Having caricatured football and footballers as greedy and insensitive, how embarrassing to then be confronted by this wise, young opponent.

Rashford was given his first prize on May 25, by the High Sheriff of Greater Manchester, also known as Eamonn O’Neill, chief executive of St Ann’s Hospice in Cheadle and a man who knows how demanding it can be to make a difference. He recognised Rashford with a certificate, and Rashford immediately forwarded that praise to everyone who had donated to his charity.

‘This is not just for me, it belongs to you all,’ he said. And if that sounds like an award night cliche, remember Rashford will have had the value of teamwork drummed into him since he entered United’s academy.

On a hat-trick this week, he stood by as Anthony Martial took United’s penalty, because that was his manager’s instruction before the game. Given an individual award, his instinct is to share it, because this isn’t about one man.

We cannot say the same of every charitable act. Take those of Donald J Trump. He is fond of taking personal credit for donations made with money that comes from his foundation. Since 2015, he has talked of giving more than $100million to various good causes, but rarely reaches into his own pocket.

Public support for the England international had seen him become a leader among society

Public support for the England international had seen him become a leader among society

Public support for the England international had seen him become a leader among society

So if it was Trump trying to end child food poverty in Britain this winter, he sure as hell would expect some kind of recognition for it, and probably at Buckingham Palace. For Rashford, it is different. His engagement began on March 19, with a simple statement.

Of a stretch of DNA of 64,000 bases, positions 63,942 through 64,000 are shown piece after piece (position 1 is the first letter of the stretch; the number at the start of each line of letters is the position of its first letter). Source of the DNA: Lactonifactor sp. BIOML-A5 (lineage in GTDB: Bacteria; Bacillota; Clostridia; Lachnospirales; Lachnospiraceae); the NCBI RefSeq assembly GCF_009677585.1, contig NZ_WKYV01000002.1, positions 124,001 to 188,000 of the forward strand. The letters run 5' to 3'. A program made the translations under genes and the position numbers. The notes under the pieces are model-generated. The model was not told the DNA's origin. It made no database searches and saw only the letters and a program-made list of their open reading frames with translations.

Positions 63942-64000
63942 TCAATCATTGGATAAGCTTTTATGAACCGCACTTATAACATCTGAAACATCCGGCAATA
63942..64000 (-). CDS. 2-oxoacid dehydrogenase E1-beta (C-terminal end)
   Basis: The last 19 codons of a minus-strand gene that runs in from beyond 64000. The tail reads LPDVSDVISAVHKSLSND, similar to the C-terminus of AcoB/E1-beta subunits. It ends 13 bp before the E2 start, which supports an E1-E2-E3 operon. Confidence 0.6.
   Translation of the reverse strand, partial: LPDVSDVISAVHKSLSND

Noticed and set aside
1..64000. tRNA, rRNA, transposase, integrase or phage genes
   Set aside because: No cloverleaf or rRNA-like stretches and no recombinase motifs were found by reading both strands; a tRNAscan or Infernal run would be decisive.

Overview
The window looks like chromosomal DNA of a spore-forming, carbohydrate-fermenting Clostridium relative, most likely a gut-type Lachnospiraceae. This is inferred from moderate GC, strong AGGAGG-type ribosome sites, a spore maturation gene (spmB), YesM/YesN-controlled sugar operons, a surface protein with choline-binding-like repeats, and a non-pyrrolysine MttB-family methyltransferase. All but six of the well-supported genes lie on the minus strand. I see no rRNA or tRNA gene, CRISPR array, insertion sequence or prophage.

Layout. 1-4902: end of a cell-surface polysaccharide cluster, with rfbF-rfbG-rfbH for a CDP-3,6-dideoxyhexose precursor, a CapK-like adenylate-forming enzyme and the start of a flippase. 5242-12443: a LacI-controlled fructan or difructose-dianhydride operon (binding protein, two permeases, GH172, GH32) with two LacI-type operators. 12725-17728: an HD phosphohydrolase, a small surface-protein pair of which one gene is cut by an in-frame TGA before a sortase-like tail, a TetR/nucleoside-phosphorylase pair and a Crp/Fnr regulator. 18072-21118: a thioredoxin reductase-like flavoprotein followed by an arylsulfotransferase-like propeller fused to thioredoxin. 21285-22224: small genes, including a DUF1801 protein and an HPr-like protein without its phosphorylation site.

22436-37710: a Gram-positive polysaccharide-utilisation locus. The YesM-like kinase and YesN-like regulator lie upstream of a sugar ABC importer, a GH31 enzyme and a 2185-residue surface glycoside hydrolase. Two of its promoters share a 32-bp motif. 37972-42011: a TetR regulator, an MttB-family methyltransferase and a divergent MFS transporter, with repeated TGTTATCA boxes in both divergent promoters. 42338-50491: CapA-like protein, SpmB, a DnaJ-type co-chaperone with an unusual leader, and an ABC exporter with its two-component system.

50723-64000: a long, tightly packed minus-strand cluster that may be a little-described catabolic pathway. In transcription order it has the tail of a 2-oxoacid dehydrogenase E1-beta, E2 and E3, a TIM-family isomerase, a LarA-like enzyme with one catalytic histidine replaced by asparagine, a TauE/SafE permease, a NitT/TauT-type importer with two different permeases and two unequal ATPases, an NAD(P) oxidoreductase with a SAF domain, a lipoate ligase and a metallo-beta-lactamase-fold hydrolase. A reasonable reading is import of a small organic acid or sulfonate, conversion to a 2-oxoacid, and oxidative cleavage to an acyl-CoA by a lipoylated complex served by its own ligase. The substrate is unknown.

‘Guys, across the UK there are over 32,000 schools. Tomorrow all of these will close. Many of the children attending rely on free meals, so I’ve spent the last few days talking to organisations to understand how this deficit is going to be filled. I wanted to understand the scale of the problem and how we can reach vulnerable children.

‘It’s not just schools. It’s community centres, breakfast clubs, etc that provide the only meal many kids get each day. No child should have to worry where their next meal is coming from.’

It was at this point he mentioned his partnership with the FareShare charity. So it is a myth that all Rashford did was express support for the Government’s National Food Strategy report, and then hijack it. He is not a virtue-signaller or bandwagon-jumper or any other insult that can be casually tossed his way. The NFS report was not published until July and while Rashford supported many of its recommendations at the time, his own strategy was well under way by then.

FareShare was delivering two million meals each week by April 30, the day Rashford announced he was doubling his contribution. On May 25, he announced FareShare was helping feed 2.8m children each week, and his open letter to Parliament was published on June 15. Maybe Henry Dimbleby, author of the NFS report, was inspired by Rashford, rather than the other way around. He should be.

Rashford's campaign is vital and must not be lost amid insults that he has done it for accolades

Rashford's campaign is vital and must not be lost amid insults that he has done it for accolades